Magazine article Sunset

Tolerance and "Soft" Techniques ... Ways to Control Greenhouse Pests

Magazine article Sunset

Tolerance and "Soft" Techniques ... Ways to Control Greenhouse Pests

Article excerpt

Chilly fall weather kills some pests, forces some into dormancy, and drives still others into paradise-your greenhouse. There they have the warmth, food, water, and shelter they need to prosper. But the greenhouse also offers a good environment for trying out relatively nontoxic (to you) controls.

We learned the techniques listed here from public conservatories around the West. To protect visitors, gardeners for these public greenhouses have to keep plants looking good without using many of the toxic chemical controls common in commercial greenhouses.

These "soft" (low-toxicity) controls can be applied in your own greenhouse to manage the eight most common greenhouse pests, shown above. Although our focus is insects and mites, we include one rodent-the mouse-because it can do extensive damage in some greenhouses by eating flowers and fruits.

The first steps: learn a little about entomology, a lot about tolerance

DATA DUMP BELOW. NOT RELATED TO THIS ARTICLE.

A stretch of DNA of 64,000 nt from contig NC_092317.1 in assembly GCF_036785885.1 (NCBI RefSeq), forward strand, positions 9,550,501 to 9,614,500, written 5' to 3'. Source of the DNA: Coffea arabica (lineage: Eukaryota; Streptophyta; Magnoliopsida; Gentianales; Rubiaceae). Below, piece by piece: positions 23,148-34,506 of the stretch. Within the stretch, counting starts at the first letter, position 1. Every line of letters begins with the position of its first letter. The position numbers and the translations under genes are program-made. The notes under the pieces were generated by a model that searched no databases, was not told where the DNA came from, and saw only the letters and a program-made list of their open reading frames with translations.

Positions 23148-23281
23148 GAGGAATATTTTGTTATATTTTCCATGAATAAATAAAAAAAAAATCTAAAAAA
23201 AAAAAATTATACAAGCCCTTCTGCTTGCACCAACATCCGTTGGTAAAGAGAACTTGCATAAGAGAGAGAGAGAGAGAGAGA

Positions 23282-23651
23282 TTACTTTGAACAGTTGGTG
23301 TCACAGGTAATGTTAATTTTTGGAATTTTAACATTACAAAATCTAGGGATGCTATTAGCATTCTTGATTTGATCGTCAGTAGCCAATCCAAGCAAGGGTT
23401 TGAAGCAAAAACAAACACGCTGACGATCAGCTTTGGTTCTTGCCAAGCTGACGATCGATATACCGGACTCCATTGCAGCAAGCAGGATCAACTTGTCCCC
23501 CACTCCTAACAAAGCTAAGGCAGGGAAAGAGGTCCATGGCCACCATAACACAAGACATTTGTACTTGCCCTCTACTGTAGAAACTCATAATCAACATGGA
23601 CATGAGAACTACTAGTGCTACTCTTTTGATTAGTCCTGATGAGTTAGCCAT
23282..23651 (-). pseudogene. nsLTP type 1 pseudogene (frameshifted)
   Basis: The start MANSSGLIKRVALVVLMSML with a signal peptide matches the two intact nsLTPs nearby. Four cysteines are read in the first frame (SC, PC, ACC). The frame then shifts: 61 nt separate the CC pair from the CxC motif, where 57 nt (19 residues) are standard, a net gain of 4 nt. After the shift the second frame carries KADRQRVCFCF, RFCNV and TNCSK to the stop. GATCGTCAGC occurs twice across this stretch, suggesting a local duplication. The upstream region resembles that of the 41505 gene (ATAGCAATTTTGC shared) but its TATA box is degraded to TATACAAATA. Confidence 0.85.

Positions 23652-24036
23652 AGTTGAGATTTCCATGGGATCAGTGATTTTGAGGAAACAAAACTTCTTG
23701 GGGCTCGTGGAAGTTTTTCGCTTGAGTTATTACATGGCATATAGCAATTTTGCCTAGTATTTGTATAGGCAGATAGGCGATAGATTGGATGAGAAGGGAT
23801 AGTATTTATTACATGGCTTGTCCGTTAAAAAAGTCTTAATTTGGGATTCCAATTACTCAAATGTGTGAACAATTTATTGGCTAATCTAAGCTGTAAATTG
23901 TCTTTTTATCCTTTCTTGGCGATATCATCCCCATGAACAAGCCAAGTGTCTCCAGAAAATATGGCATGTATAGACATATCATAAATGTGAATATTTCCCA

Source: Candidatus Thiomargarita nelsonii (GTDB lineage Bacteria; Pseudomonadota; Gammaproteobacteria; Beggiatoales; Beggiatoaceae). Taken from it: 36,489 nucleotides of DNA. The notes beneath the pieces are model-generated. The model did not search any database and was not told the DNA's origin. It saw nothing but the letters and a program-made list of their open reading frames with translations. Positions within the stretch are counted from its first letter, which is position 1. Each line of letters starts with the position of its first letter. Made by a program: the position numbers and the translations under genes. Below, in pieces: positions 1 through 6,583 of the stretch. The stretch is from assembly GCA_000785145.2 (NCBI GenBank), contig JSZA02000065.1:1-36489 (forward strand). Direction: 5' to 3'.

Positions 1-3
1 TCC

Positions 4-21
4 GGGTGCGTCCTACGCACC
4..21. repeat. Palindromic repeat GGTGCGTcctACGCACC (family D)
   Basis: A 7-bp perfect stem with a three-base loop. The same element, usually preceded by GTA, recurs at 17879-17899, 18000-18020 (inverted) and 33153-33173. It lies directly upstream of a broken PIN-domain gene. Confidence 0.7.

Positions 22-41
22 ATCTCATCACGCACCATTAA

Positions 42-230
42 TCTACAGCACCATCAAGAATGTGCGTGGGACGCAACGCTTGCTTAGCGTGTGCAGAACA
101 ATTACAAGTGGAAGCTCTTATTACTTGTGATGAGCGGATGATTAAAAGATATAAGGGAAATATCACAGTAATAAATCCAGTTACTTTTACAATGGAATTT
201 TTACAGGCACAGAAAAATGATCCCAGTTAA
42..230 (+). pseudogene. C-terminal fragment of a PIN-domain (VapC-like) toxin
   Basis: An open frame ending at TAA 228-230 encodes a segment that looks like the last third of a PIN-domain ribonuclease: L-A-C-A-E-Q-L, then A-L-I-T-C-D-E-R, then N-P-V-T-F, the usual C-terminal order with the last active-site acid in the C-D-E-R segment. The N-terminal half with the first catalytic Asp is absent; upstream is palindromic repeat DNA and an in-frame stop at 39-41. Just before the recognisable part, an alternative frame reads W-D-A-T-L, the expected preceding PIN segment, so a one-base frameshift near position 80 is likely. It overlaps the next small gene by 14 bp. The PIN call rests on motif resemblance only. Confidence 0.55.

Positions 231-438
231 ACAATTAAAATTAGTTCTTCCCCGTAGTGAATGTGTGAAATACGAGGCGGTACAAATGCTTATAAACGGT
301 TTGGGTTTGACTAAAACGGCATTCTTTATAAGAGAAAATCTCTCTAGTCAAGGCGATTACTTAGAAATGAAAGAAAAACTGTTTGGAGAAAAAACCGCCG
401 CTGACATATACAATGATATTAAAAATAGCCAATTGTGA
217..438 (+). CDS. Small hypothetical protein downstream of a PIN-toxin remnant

Never expect to eliminate plant damagers completely; even if you kill all adults, their offspring often left behind in the form of eggs or larvae-will come back to haunt you. it's more realistic simply to work toward keeping them under control.

Use the pictures above to garner some basic identification skills, so you can be constantly on the lookout for plant problems. Although the pests on our list take many forms, you need only recognize the general type.

Learn which plants in your greenhouse are especially susceptible to harmful insects. Gardeners at all the conservatories said they watch susceptible plants closely; some said they don't grow chronically infested kinds of plants (Abutilon is a good example: it harbors whiteflies).

Using insects to fight insects

As one gardener we talked with put it, "There's just one problem with beneficial insects used outdoors: they dine and dash." But in a greenhouse, natural control is a realistic option because you can close the door. It isn't perfect-insects come and go through cracks and vents-but they usually stay long enough to do real work. Some kinds will even breed in your greenhouse.

Because insects can multiply so quickly, you need to respond right away if a problem develops. Note when and where you spot them (they often show up on new growth first); the bug board pictured below is a good tool, used by the Sherman Gardens Conservatory in Costa Mesa, California. …

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